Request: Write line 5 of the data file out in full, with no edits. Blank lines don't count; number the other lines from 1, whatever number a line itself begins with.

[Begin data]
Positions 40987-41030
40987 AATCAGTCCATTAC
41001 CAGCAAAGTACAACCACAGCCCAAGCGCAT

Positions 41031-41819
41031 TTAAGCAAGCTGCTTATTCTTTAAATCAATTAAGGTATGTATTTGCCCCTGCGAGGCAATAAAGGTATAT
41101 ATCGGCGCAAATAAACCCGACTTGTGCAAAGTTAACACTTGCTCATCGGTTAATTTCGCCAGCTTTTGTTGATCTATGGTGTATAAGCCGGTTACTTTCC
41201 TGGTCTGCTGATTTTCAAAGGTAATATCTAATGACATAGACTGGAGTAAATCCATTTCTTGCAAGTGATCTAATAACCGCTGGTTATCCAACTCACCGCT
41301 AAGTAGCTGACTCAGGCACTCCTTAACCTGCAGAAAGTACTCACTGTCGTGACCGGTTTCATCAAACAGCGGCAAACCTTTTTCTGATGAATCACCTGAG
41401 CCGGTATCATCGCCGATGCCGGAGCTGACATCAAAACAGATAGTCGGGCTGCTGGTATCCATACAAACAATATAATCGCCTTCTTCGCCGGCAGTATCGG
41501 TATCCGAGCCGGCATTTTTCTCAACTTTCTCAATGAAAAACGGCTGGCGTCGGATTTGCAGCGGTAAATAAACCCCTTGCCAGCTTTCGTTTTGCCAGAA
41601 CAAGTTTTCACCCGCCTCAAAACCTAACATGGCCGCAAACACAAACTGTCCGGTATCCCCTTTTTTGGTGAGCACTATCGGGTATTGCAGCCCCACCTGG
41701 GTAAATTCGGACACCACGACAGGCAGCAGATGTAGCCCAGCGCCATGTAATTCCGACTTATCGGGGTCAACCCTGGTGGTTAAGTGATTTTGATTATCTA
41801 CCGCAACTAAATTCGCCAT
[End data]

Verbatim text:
41031 TTAAGCAAGCTGCTTATTCTTTAAATCAATTAAGGTATGTATTTGCCCCTGCGAGGCAATAAAGGTATAT